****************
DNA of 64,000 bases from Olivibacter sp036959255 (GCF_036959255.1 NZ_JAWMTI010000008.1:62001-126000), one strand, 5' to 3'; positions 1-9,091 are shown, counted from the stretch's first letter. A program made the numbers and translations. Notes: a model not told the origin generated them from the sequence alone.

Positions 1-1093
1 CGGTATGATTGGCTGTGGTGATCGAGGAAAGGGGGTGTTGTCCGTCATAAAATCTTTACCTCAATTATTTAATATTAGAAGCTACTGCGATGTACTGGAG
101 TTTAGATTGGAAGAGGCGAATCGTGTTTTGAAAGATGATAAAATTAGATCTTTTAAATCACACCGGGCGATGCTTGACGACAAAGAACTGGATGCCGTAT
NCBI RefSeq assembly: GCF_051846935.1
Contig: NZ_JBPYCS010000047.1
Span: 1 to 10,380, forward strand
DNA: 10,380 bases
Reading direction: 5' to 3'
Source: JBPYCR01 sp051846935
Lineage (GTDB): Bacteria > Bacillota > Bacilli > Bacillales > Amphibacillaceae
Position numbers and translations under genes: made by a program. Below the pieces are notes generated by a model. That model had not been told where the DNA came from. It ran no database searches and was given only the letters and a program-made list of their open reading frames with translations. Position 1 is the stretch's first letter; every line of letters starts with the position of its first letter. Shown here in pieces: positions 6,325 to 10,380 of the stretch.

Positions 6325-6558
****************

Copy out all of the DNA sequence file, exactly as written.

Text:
DNA of 64,000 bases from Olivibacter sp036959255 (GCF_036959255.1 NZ_JAWMTI010000008.1:62001-126000), one strand, 5' to 3'; positions 1-9,091 are shown, counted from the stretch's first letter. A program made the numbers and translations. Notes: a model not told the origin generated them from the sequence alone.

Positions 1-1093
1 CGGTATGATTGGCTGTGGTGATCGAGGAAAGGGGGTGTTGTCCGTCATAAAATCTTTACCTCAATTATTTAATATTAGAAGCTACTGCGATGTACTGGAG
101 TTTAGATTGGAAGAGGCGAATCGTGTTTTGAAAGATGATAAAATTAGATCTTTTAAATCACACCGGGCGATGCTTGACGACAAAGAACTGGATGCCGTAT
NCBI RefSeq assembly: GCF_051846935.1
Contig: NZ_JBPYCS010000047.1
Span: 1 to 10,380, forward strand
DNA: 10,380 bases
Reading direction: 5' to 3'
Source: JBPYCR01 sp051846935
Lineage (GTDB): Bacteria > Bacillota > Bacilli > Bacillales > Amphibacillaceae
Position numbers and translations under genes: made by a program. Below the pieces are notes generated by a model. That model had not been told where the DNA came from. It ran no database searches and was given only the letters and a program-made list of their open reading frames with translations. Position 1 is the stretch's first letter; every line of letters starts with the position of its first letter. Shown here in pieces: positions 6,325 to 10,380 of the stretch.

Positions 6325-6558